And finally… Round the houses
A US developer is advancing the practice of smart home design in hurricane-prone areas as fear grows of increasingly unpredictable weather.
Deltec Homes said it considers a shape that is aerodynamic and minimizes pressure build up. For example, in a circular design, the pressure on the home is reduced by about 30% since the wind pressure cannot build up much pressure on any one side.
The ideal roof pitch for high wind areas is around 30 degrees (which is a 6:12 to 7:12 pitch), an angle allows the wind to be deflected with minimal pressure on the home. Hip roofs provide a sloping roof on all sides of the roof, eliminating the gable end which can be a target for high winds.
The “hurricane resistant” homes have been credited with standing up to storms that levelled surrounding houses on the coast of Florida and in the Caribbean.
“What you see is a structure that looks like a wheel,” Steve Linton, a structural engineer and president of Deltec Homes told The Times. “From any direction the wind may be coming, the home is able to deflect the wind because it’s aerodynamic, and transfer that weight throughout the entire home.”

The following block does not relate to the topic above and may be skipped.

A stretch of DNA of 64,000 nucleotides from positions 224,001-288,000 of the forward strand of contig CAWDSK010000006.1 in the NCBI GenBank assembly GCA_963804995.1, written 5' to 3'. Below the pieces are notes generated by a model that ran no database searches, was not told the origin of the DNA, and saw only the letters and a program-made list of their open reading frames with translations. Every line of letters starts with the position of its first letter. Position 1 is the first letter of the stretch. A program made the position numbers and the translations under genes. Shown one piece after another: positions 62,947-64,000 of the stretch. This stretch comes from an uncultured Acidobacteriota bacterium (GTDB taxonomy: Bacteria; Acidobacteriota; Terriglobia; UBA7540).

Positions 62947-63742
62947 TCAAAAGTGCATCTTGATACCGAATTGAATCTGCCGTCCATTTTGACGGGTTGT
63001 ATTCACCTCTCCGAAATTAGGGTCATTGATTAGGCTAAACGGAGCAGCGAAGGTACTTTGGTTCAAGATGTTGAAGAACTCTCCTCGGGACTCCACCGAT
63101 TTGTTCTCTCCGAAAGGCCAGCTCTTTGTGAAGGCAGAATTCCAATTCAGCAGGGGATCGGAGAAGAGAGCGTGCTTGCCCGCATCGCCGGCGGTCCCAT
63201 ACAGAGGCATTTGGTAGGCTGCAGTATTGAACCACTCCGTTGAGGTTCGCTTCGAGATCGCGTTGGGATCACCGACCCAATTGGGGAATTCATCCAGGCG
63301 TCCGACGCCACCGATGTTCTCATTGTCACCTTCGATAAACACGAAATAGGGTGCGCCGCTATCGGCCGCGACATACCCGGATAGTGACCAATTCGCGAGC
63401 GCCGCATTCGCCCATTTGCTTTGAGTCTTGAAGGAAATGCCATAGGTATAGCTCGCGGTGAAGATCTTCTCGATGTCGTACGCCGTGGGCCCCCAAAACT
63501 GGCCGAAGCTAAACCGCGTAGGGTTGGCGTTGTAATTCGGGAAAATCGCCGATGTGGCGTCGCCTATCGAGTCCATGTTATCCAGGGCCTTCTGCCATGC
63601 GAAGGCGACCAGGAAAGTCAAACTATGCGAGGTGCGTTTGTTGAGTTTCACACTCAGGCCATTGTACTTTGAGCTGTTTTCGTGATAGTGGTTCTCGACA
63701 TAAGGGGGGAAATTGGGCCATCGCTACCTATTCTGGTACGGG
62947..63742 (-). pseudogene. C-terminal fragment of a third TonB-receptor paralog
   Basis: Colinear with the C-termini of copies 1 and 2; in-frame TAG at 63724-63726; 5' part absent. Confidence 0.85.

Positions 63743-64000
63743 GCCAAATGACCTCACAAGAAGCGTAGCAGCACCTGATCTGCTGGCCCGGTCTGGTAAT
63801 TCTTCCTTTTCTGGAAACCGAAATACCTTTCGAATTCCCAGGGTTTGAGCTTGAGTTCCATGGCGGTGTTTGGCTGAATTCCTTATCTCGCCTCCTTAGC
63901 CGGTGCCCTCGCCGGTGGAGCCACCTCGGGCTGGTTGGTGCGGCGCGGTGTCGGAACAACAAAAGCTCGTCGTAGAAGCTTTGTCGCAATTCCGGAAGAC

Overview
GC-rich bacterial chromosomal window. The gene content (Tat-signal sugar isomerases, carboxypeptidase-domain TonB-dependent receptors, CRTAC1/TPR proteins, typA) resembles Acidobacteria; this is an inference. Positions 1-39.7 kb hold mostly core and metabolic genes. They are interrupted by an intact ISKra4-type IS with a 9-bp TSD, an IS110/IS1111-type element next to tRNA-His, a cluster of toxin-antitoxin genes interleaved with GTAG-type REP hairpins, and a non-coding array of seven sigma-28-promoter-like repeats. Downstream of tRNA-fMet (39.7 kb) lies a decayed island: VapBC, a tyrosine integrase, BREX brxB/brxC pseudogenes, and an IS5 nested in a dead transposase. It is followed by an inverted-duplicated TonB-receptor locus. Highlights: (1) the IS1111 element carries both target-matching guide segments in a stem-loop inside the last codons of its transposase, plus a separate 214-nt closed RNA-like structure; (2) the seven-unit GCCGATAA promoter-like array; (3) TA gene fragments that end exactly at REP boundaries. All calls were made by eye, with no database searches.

The company has built 5,000 houses, and gained more attention in recent years as hurricanes and storms appeared to increase in frequency and photographs of their aftermath showed the round houses still standing among ruins. “People saw how the houses performed in these really intense category five hurricanes,” Mr Linton said.
When Hurricane Dorian struck the Bahamas in 2019, a retired dentist named Kenneth Langston, who had been unable to leave his home in time, was interviewed by the Weather Channel as the storm raged around him. The storm hit with a noise “like an explosion”, he said. His house, a three-floor structure built by Deltec in 2009, remained standing. “This is probably my fifth hurricane,” he said.
The homes are said to be between 5 and 10 per cent more expensive than other custom-built homes and come in ten sizes, all of them round, with wings and adjoining structures that can be added on.
Deltec is working on a design that could resist 225mph winds. They have to use computer modelling, Linton said. “There is no wind tunnel strong enough.”